(Akinbo) I think it is very understated, and part of the problem is the narrative – everything references the man. When you read a passage in a book, for instance, most passages referencing a hypothetical say something along the lines of “in such and such a situation a man would so and so” or passive masculine references like “chairman”, or “businessman”, throwaway phrases like “it’s a man’s world”. These references need to change to become more gender-neutral, or preferably for balance, female led – so businesswoman needs to be talked about more, the hypothetical needs to reference “she” more, and so on. Women need to step up and create their own world for all of us to partake in, nobody is going to give way just because the person in their way is a woman. For the system to change, you have to actively get involved, and aim to get to a position with leverage to influence the system; you cannot reasonably expect the incumbents to want to change a system that benefits them. Take my wife, for instance, she is not afraid to speak up for herself when it is in her interest to do so – I would bet on her against any three men combined. More women need to show that level of confidence in themselves, and in what they want from the world. So for now, it’s part of the package as you say, but it is changing as more women contribute to the business landscape.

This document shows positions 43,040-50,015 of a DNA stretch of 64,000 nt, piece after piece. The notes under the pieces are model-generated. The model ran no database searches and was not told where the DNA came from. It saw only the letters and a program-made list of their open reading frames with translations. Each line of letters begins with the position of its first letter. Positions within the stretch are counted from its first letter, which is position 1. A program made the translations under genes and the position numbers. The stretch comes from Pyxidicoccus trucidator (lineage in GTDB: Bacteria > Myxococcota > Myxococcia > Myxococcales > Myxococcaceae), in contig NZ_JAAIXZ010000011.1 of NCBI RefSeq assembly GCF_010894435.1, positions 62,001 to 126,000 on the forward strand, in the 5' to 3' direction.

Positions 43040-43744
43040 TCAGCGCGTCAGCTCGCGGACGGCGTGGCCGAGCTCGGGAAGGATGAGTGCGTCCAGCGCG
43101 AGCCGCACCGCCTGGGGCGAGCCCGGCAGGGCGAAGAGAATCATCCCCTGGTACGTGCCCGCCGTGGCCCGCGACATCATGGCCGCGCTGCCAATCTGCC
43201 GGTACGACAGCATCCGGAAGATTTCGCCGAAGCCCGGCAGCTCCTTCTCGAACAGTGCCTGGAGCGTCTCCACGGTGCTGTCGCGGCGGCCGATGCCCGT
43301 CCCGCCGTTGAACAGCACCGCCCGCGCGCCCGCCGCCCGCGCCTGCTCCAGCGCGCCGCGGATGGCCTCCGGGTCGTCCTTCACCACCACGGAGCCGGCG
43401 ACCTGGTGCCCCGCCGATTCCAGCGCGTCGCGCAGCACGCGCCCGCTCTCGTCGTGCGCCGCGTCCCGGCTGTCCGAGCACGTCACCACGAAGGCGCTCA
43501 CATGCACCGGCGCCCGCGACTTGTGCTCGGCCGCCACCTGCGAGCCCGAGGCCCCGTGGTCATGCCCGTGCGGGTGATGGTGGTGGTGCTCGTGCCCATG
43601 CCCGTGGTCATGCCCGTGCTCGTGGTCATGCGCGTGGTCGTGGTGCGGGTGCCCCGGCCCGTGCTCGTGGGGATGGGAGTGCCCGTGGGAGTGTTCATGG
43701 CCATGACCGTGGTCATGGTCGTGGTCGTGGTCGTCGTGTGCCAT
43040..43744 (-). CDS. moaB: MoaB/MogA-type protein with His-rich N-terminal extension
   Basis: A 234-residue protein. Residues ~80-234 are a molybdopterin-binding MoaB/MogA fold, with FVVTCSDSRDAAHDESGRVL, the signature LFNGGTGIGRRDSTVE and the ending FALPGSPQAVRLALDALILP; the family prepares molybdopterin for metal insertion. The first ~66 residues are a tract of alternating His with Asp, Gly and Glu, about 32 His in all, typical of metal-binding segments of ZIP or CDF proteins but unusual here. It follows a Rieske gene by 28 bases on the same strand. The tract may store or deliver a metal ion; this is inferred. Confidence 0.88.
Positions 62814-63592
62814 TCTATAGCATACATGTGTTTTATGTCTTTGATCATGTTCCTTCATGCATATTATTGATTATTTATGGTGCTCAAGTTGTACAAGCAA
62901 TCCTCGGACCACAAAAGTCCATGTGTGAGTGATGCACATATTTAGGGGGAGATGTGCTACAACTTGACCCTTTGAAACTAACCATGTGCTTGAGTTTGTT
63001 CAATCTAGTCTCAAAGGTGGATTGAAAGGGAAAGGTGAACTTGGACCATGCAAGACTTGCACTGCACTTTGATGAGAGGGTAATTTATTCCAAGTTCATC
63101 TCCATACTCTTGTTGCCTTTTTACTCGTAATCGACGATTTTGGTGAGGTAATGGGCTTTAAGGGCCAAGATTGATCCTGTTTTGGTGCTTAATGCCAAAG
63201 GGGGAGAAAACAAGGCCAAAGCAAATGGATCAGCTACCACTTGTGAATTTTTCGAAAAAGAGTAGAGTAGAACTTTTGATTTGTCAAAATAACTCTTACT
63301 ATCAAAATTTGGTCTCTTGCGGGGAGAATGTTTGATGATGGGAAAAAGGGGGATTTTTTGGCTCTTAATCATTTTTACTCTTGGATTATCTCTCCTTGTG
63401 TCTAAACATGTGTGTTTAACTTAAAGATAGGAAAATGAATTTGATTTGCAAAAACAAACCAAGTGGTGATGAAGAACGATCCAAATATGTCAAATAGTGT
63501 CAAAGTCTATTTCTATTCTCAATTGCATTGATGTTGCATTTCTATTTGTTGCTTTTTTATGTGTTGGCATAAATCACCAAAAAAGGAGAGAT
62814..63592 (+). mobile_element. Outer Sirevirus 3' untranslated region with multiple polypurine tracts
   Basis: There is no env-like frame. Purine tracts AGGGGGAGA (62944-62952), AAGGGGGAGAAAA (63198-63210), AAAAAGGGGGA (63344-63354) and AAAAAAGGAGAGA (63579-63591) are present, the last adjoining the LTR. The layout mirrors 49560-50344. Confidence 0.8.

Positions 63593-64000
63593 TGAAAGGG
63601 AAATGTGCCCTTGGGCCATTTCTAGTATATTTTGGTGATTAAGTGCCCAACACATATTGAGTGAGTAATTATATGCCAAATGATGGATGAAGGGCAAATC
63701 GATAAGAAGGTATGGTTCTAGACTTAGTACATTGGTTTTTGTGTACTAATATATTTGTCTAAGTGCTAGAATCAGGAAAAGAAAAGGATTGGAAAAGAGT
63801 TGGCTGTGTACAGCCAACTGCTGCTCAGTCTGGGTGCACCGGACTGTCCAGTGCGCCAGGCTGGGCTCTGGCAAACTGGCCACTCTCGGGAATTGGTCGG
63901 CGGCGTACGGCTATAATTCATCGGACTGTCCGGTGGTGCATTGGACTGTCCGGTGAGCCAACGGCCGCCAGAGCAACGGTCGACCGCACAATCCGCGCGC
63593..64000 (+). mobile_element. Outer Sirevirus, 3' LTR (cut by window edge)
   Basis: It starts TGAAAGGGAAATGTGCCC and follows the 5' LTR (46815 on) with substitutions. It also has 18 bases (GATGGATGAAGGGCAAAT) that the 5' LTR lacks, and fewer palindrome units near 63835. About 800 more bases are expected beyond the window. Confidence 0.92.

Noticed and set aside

What we can all do is dedicate ourselves to being the best version of ourselves possible, and trust me if you are the best at whatever it is you can do, you can make a success out of it, both personally and as a business